End Legislative Grants

All of them. While we all wait for the other, more salacious, shoe to drop regarding the investigation of former State Rep and House Finance Chairman, Ray Gallison, D-Bristol, the Providence Journal has been focusing on the general abuse of what are called legislative grants. Thursday’s one-inch headline “Grants Misused” and today’s equally bold “A Trail of Abuse” cover several depressing individual articles. I found a useful primer in these slushlike funds in “Troubled History of Assembly Grants.”

General Assembly-approved grants fall into two categories: community service grants and straight legislative grants.

Community service grants are usually larger awards for entities, such as the AEP, that the lawmakers place in the budgets of various state agencies, whether they asked for them or not. This year they total $11.6 million.

Legislative awards are usually smaller and move directly to the local youth hockey team, as an example, courtesy of the lawmaker who pushed it through the General Assembly. This year’s tally is $2.2 million.

The ProJo included some useful charts in their coverage. Click here to see where $2.2 million in legislative grants has gone. I’m sure the Ancient Order of Hibernians are lovely people, but perhaps Senator Paiva-Weed can find a way to honor them that does not involve my tax dollars. Go here to see how $11.6 million was distributed in the form of community grants?

Just recently the General Assembly News (4.13.16) reported on a few gifts from House Speaker Nicholas A. Mattiello to his hometown of Cranston.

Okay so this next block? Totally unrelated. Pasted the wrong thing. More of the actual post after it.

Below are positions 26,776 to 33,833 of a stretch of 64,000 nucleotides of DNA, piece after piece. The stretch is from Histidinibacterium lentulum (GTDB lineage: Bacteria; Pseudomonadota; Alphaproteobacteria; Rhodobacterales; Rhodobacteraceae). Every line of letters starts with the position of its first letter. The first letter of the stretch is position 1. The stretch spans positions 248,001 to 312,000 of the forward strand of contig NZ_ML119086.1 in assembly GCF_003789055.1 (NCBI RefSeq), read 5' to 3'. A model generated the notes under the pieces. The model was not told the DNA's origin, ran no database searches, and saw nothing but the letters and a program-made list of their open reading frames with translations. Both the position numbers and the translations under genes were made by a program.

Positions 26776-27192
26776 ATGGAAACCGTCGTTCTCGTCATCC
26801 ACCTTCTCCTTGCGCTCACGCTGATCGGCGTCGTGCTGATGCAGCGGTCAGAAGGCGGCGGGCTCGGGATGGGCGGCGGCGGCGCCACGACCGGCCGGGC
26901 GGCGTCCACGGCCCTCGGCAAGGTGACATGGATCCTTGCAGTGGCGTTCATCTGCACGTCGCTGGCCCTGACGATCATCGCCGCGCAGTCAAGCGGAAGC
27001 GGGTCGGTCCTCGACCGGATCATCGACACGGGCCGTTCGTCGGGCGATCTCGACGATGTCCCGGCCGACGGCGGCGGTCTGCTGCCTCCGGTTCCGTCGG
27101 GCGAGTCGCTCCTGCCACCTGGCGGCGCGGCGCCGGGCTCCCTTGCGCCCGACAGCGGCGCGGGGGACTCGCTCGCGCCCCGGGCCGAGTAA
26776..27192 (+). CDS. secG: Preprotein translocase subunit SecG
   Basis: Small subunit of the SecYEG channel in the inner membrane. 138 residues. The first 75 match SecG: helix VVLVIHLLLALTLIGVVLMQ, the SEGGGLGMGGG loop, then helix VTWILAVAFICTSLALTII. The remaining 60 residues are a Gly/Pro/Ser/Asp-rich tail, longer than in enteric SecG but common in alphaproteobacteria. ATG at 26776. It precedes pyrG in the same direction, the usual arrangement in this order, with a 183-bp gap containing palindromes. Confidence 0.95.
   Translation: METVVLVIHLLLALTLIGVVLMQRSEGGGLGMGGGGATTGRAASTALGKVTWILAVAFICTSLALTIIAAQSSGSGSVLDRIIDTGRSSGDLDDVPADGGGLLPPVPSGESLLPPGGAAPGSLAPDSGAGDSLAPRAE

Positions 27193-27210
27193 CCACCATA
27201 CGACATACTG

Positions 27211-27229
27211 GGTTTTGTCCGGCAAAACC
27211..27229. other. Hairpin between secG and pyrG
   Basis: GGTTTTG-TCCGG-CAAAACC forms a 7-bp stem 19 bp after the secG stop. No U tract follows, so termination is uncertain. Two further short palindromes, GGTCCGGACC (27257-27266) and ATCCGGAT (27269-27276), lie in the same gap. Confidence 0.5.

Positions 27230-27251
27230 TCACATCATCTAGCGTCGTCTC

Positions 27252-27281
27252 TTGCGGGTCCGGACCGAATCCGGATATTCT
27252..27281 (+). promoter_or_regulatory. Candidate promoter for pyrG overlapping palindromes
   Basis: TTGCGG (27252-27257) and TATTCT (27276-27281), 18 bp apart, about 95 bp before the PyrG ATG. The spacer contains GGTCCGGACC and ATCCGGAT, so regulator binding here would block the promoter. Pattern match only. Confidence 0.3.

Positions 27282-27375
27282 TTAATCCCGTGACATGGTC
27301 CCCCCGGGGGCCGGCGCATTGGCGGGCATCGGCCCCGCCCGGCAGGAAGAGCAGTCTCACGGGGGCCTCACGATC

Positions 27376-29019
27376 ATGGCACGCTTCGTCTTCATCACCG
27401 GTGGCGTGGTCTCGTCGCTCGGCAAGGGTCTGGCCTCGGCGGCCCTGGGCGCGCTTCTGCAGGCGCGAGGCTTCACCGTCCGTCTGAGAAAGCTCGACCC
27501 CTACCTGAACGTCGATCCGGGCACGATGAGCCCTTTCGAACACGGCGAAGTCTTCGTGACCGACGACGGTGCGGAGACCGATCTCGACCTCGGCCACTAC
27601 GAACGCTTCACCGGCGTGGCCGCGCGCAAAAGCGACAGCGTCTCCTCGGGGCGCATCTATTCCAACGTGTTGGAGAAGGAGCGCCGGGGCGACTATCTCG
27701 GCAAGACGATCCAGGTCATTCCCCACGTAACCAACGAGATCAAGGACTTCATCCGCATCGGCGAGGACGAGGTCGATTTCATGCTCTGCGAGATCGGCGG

Speaker Nicholas A. Mattiello today presented a $15,000 legislative grant to the Cranston Police Department to enhance its motorcycle patrol unit at the Cranston Police Station.

Two years ago, Speaker Mattiello (D-Dist. 15, Cranston) provided a $15,000 legislative grant to reinstitute a motorcycle patrol unit for the Traffic Division.

To say that these grants were anything but election-year sops to a powerful union doesn’t begin to pass the laugh test. So basically, you and I, and every other Rhode Island taxpayer, have been subsidizing Mattiello’s re-election campaigns.

Ian Donnis at RIPR reported only a few days later that former gubernatorial candidate Ken Block is calling on Governor Raimondo to seek a Supreme Court opinion on the constitutionality of these grants.

“The recipients of these grants are selected by legislative leadership, and the entire program runs without any input from the executive branch of government,” Block said Tuesday, in a statement released by his WatchdogRI organization.

Last year it was the recreation programs of Mattiello’s hometown that benefited. From GoLocalProv.

The final fiscal year 2015 Rhode Island legislative grants are out, and Cranston received nearly twice the House funding for recreation programs than Providence  — whose youth population is two and half times that of Cranston, and poverty level is three times as much.

John Marion had this to say;

“You can go on the state’s website now, but that doesn’t mean the process is any more transparent than before. [Grants] are not awarded in a public meeting, they’re not awarded on some sort of scoring system that’s made public, there’s no vote on the awarding them by joint committee on legislative services,” said John Marion with Common Cause Rhode Island. “Info is more accessible now, but the decision making is just as opaque.”

Even when not abused, these grants are essentially forcing taxpayers to subsidize the re-election campaigns of legislators they may despise. And, as we now see with Mr. Gallison, the grants can easily be siphoned directly into the pockets of unscrupulous legislators.

So, an easy fix in these belt-tightening times, end all the general assembly-approved legislative grants. Now . . . bring on the bimbo eruptions.

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